This sermon was preached by Rev Caroline on 22 January 2017.
Many years ago, when the newly married Aidan and I were looking at a potential job, we visited the parish concerned on a Sunday prior to interviews. During coffee afterwards a lady, on discovering that I had been a cradle catholic now received into the Anglican Church, replied “Never mind, dear. I’ll pray for your conversion!”
I wonder what your response would be to a comment like that!
Yet this is the type of interaction that is strongly embedded in some circles in Christian culture. A stance that has caused terrible strife through history. A stance that is, praise God, starting to shift. Just last week, Ian Paisley Jr thanked Martin McGuiness for his tremendous work in the peace process in Northern Ireland and the links that he built with his father. He stressed how vital it is for denominations to get over divisions and to celebrate our commonality rather than compulsively opposing what each other says.
The same can be true for perceptions of other cultures and traditions – yet today’s gospel clearly shows us that Jesus’ life and ministry was prophesied to be itinerant to reach all nations. Just one way that this was fulfilled was by him settling in Galilee of the Gentiles and starting the call of his disciples and his mission in an ethnically and spiritually diverse land.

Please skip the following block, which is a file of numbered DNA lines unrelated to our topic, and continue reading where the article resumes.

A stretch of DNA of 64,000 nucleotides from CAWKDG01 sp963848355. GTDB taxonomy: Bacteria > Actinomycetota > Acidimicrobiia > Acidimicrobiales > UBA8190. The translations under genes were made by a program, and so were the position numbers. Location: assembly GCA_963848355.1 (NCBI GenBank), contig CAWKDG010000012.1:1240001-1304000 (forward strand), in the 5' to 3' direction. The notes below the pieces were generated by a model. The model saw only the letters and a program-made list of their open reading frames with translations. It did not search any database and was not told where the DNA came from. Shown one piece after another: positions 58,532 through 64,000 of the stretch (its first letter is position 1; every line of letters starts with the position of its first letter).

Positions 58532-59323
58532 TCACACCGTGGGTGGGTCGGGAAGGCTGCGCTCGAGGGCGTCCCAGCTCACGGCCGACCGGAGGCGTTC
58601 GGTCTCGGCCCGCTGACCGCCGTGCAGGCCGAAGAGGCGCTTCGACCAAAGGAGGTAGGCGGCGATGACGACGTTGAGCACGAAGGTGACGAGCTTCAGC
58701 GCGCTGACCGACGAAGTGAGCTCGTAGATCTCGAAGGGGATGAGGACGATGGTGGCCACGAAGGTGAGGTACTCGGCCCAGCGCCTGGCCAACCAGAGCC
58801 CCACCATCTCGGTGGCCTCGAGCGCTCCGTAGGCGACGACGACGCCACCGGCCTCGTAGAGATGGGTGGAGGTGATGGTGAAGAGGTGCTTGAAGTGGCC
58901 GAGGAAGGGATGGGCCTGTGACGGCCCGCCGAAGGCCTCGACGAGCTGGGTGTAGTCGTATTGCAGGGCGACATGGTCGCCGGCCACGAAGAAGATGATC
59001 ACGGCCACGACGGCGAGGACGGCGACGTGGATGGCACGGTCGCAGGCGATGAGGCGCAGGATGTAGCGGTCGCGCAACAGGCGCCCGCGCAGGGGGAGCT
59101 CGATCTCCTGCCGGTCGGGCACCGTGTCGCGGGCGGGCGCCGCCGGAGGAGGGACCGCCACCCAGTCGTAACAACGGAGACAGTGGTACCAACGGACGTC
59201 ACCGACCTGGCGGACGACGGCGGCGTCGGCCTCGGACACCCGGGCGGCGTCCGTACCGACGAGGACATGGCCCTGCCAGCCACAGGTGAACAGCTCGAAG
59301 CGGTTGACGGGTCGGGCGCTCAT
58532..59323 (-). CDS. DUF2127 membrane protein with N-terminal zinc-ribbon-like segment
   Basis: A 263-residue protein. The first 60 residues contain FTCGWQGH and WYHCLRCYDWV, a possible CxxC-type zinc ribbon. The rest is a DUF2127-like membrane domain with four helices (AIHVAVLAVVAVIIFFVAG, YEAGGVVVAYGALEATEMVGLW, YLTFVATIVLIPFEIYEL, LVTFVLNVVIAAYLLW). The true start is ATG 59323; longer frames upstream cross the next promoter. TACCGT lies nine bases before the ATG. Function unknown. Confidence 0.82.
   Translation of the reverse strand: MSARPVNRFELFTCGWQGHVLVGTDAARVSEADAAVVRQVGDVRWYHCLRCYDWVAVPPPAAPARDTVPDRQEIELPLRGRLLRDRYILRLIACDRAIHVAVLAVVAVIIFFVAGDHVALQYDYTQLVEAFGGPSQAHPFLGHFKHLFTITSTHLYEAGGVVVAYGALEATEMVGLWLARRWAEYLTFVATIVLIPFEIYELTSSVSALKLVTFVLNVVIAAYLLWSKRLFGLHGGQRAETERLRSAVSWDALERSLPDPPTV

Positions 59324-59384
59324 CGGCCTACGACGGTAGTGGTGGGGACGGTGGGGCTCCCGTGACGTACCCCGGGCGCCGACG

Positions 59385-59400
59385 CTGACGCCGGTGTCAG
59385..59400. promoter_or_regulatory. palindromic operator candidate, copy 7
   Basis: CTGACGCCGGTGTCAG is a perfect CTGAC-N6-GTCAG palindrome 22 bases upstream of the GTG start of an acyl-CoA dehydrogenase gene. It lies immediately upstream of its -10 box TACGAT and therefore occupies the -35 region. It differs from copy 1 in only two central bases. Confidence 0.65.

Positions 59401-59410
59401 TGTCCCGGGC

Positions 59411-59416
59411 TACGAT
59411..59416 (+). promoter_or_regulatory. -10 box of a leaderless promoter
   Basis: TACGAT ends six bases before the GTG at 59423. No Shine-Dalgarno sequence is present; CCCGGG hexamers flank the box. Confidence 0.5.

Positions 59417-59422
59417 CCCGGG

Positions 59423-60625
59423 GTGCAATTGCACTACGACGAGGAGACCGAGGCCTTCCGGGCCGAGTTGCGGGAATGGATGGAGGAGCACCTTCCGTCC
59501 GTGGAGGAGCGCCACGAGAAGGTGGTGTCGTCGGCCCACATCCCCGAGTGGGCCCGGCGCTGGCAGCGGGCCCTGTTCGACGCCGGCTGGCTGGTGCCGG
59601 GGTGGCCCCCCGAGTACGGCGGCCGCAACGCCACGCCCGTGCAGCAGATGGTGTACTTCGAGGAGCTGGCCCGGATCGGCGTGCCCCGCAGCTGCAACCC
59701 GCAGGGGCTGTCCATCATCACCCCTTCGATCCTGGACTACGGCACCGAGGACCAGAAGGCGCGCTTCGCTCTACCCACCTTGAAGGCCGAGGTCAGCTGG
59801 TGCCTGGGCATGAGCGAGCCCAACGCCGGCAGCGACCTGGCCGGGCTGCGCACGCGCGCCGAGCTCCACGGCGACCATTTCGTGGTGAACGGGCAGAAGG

Moving into new places and travelling can cause us to rethink how we define who we are. As we experience different cultures and perspectives, our thoughts about ourselves and others are challenged.
In 1989 I had the privilege of travelling through Eastern Europe at the time that Solidarity had come to power. Later I returned through Eastern and Western Germany just days before the Berlin Wall came down. It was an incredible year in the politics of Eastern Europe.
What has stayed with me from that period of my life is the depth of the human drive for justice and peace. What is also vivid is the human cost and sacrifice that many made to achieve that peace. In my adventuring I had been exposed to sights and conversations that had not been part of my life experience to date.